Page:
The revised 2010 Part L building regulations (Section 5.18) require every apartment to undergo expensive pressure testing or have an additional 2.0m3/h.m2contingency under the target emission rate.
According to building services engineers from Grontmij, that contingency is so complex and expensive to achieve that the new rules effectively mean that each property must now be pressure tested.
Grontmij senior design engineer Edmund Vaughan said: “The 2006 Part L regulations allowed a representative sample of the pressure testing results to be used as proof of the dwelling emission rate, but the revised regulations do not.
“The economic downturn had meant that new residential developments have been fairly scarce since the new regulations were introduced, so their impact was limited initially.
“However we are now seeing the economy start to stabilise and as developers start investing in residential property again they are getting a nasty shock from the cost of the additional pressure testing required.”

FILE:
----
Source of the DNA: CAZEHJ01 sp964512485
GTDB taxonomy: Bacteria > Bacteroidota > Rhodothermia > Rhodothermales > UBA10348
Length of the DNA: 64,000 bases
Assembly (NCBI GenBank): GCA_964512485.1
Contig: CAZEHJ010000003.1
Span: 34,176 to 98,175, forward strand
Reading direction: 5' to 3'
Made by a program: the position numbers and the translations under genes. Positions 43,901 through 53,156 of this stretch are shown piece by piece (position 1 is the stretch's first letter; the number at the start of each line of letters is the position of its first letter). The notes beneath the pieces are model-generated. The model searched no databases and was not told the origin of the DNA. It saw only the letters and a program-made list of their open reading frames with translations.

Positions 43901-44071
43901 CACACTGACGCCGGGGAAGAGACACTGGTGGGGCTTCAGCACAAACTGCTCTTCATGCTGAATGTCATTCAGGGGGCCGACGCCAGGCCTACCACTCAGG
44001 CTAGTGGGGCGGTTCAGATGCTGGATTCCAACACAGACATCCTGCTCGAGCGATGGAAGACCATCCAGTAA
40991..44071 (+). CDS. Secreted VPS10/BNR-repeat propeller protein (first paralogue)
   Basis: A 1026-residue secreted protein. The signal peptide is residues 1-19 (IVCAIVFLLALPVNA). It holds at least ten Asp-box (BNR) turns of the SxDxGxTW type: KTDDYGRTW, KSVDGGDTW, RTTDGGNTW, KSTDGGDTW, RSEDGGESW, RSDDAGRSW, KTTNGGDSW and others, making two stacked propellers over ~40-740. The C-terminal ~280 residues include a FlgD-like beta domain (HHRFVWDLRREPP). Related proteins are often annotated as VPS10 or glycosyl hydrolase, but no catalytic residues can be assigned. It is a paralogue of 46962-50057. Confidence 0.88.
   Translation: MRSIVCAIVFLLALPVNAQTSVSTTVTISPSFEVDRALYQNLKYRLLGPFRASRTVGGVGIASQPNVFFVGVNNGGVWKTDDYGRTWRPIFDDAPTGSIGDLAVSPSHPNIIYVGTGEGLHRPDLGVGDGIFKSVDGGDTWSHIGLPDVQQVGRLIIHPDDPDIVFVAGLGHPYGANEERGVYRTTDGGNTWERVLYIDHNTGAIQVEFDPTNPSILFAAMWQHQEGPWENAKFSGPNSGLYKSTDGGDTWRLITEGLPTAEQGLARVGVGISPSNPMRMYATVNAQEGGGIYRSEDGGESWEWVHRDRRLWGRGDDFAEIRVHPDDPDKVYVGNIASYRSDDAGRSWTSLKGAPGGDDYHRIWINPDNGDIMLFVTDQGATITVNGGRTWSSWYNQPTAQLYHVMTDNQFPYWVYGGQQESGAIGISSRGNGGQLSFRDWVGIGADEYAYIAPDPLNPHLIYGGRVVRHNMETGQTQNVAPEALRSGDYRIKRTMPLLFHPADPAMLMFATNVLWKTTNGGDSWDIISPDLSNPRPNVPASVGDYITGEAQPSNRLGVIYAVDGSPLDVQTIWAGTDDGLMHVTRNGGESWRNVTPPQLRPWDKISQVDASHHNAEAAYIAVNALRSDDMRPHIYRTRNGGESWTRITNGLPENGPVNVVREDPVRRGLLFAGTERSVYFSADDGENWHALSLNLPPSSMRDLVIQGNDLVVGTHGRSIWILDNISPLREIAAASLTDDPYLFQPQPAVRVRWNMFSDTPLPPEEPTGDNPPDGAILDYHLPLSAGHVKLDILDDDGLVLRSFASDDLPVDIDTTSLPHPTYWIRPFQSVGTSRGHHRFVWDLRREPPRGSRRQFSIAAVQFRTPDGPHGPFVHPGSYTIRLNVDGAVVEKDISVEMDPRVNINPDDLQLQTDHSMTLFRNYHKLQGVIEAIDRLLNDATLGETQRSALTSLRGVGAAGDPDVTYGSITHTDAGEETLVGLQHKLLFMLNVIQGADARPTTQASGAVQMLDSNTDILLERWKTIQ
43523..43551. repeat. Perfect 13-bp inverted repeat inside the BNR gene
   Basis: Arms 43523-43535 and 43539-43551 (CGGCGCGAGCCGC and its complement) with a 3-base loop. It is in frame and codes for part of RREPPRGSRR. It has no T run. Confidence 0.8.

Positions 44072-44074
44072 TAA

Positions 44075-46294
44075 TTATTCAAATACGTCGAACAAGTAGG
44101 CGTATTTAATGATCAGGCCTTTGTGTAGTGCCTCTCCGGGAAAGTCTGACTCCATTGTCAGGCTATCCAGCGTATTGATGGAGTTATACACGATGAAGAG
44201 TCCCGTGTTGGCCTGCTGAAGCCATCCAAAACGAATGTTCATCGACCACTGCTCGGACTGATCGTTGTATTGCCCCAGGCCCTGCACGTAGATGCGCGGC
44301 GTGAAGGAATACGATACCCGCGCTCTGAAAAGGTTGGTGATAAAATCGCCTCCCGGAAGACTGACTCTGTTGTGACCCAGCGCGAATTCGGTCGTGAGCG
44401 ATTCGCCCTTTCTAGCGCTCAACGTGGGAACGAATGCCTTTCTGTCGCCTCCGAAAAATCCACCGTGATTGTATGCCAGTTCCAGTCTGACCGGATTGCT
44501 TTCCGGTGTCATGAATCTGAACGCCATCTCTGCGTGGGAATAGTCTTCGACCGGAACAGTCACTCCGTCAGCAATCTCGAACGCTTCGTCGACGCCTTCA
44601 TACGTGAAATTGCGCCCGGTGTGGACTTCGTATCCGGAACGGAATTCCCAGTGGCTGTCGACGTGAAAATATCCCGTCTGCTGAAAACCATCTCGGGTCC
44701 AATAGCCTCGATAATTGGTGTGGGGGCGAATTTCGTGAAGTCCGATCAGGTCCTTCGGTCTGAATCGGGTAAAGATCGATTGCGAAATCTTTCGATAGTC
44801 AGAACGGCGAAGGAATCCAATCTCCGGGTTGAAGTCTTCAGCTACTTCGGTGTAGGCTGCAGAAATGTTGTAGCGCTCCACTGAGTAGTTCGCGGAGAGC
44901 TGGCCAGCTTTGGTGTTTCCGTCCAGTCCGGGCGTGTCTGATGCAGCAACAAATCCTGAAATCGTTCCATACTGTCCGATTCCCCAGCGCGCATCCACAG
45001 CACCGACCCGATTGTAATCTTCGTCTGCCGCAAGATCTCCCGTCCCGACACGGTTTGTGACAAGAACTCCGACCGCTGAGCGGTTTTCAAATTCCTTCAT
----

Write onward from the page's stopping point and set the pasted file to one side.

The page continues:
Because the cost of substantially reducing fabric energy efficiency (FEE) would be much higher than pressure testing every apartment in most developments, Mr Vaughan estimates that the additional requirements will add up to 60% to the cost of ensuring a building is compliant for very little added value.
As a result, the regulations could deter developers from returning to residential property at a time when the economy as a whole most needs them to invest, he said.
He added: “We still have a housing shortage, and unless we develop a more practical solution than universal apartment pressure testing, especially for large system built developments, we are going to find that the revised Part L regulations are going to prove a massive deterrent to further residential investment. We must work towards a system of monitoring and self-policing of consultants and builders to deliver effective buildings with efficient designs.”